College - Author 1

College of Architecture and Environmental Design

Department - Author 1

Construction Management Department

Degree Name - Author 1

BS in Construction Management



Primary Advisor/Subject Matter Expert (SME)

Stacy Kolegraff, College of Architecture and Environmental Design, Construction Management Department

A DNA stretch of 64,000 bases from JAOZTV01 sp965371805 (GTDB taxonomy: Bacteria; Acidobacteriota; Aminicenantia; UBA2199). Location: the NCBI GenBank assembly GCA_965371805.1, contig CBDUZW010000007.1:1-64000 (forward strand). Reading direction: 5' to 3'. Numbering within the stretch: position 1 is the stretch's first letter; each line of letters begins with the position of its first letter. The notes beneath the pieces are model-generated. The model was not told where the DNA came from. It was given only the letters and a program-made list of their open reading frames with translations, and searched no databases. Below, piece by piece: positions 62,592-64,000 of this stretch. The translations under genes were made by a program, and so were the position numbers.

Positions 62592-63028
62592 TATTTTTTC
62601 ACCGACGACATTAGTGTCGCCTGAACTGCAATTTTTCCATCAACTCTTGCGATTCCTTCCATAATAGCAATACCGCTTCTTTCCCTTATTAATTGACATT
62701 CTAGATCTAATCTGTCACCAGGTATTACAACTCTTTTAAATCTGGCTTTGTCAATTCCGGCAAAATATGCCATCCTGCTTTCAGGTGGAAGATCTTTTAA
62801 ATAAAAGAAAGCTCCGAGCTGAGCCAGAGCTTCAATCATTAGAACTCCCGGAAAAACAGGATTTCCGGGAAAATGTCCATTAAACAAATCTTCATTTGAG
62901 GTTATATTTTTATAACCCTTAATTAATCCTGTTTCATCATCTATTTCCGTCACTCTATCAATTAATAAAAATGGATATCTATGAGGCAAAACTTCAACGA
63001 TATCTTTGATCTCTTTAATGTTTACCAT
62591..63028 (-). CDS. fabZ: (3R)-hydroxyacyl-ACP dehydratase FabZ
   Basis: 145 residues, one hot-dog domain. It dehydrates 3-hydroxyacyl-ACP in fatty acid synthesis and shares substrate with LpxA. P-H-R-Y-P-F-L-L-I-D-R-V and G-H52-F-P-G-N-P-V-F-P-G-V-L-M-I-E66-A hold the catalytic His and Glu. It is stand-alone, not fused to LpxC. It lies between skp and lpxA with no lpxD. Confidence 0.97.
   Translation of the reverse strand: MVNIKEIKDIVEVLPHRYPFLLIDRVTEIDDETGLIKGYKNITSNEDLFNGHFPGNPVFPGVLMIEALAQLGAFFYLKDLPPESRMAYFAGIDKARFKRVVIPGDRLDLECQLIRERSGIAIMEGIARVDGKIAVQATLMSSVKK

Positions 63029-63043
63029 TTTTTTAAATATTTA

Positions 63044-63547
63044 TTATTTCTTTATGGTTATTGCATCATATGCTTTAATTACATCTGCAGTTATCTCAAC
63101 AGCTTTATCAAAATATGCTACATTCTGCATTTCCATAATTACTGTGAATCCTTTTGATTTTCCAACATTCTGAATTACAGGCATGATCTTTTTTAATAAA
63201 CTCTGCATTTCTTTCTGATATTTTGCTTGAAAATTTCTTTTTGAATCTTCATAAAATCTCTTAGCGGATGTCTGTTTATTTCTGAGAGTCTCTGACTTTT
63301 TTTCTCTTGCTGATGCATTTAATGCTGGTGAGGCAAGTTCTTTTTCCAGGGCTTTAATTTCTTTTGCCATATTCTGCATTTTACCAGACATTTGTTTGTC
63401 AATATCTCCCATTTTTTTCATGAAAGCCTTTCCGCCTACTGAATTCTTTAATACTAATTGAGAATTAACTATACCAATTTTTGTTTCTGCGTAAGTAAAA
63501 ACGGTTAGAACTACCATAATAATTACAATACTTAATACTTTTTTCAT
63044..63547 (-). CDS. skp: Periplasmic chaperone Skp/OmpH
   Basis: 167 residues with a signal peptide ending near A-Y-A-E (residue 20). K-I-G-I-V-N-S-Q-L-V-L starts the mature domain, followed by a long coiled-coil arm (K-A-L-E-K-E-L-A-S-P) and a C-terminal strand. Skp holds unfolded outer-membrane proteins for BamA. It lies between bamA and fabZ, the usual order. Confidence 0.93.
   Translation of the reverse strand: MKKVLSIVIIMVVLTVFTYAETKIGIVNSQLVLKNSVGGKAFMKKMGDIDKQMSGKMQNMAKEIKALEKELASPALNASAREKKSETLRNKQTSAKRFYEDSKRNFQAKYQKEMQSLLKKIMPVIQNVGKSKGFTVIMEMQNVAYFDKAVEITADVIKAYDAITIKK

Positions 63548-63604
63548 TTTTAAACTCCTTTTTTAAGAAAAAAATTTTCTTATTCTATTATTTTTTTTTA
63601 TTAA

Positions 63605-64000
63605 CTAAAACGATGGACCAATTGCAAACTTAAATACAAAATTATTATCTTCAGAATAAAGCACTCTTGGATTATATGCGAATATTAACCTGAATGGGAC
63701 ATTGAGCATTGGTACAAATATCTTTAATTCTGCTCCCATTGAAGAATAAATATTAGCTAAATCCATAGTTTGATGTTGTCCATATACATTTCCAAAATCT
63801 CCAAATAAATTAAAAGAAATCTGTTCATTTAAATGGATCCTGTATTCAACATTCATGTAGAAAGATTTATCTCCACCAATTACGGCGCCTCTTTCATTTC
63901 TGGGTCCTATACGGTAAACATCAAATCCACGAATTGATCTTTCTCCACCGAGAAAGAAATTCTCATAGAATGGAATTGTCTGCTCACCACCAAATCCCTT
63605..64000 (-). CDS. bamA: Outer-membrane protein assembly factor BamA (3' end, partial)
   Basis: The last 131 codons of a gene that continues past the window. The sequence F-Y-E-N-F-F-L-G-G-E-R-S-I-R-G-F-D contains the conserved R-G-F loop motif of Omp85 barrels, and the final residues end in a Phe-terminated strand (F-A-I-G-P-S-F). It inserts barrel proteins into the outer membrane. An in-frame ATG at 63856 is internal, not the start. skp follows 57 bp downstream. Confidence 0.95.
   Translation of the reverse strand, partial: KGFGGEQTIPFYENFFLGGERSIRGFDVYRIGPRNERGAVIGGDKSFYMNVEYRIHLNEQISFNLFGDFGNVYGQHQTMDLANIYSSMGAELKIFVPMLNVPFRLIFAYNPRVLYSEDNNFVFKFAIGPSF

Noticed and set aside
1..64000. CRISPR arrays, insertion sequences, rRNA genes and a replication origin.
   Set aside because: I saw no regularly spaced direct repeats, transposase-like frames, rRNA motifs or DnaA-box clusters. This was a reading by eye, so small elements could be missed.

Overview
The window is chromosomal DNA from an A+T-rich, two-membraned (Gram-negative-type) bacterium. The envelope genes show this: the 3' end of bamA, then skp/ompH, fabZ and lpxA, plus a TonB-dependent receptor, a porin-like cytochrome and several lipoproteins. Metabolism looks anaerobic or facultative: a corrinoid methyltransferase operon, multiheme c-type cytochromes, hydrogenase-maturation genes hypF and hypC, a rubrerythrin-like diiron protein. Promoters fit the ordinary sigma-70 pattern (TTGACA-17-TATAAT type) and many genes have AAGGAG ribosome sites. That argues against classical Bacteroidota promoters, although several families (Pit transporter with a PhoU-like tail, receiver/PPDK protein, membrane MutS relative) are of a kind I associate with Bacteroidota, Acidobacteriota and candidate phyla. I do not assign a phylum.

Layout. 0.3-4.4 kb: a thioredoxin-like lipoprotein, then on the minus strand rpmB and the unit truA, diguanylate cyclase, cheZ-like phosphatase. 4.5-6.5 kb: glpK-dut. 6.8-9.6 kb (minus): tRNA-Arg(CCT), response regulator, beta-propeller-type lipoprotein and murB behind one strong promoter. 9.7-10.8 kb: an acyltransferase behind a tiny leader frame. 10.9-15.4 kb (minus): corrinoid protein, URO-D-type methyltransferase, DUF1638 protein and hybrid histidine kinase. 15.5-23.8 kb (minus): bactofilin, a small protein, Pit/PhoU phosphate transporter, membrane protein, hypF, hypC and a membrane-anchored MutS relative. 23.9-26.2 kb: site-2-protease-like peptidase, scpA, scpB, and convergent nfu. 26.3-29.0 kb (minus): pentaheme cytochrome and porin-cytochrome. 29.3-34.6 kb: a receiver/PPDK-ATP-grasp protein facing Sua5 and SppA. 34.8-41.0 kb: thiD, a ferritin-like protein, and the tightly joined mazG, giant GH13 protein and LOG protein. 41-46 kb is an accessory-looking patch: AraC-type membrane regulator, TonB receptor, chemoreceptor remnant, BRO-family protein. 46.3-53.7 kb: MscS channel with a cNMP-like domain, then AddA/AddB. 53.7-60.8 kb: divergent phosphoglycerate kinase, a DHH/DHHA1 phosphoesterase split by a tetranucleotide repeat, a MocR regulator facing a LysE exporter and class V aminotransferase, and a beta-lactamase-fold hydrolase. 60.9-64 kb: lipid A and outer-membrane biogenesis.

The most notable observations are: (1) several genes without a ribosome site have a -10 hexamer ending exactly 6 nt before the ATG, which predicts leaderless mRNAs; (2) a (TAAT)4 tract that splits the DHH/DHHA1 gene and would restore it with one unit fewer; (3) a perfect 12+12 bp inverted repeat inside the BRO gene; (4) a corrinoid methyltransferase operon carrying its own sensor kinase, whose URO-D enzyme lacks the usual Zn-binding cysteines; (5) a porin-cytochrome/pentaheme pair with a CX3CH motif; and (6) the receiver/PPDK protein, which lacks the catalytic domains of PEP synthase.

Naturally occurring reefs are some of the world’s most biologically diverse ecosystems formed by jagged rocks tucked slightly below sea level. In recent years global warming began to pose a major threat to many reef habitats. Most relevant is the increase in surface seawater temperatures that cause coral to bleach, taking away major food sources for larger marine species. Researchers have combated this by deploying artificial reefs in substitution for naturally formed limestone rock formations in order to promote the expansion of coastal habitats. This project specifically aims to utilize construction waste towards the production of artificial reefs, effectively upcycling waste from one of the world’s largest waste-generating industries and providing proper habitat for marine organisms. Construction is one of the world’s major contributors to waste and carbon production, so this project aims to find creative solutions to utilize material that would otherwise end up in landfills and contribute to global warning. Furthermore, the elements of an effective habitat must also be outlined in order to ensure that the end product serves its intended purpose. Material properties and previous designs will need to be referenced in order to ensure that the reef is both non-toxic and effective at providing shelter and nurturing coral growth. A suitable location will also need to be established in order to ensure that the reef is serving its intended purpose. A conceptual design will be developed as a result of the findings. Materials used in the fabrication of this design will include recycled cement, reused concrete base rock, and miscellaneous piping.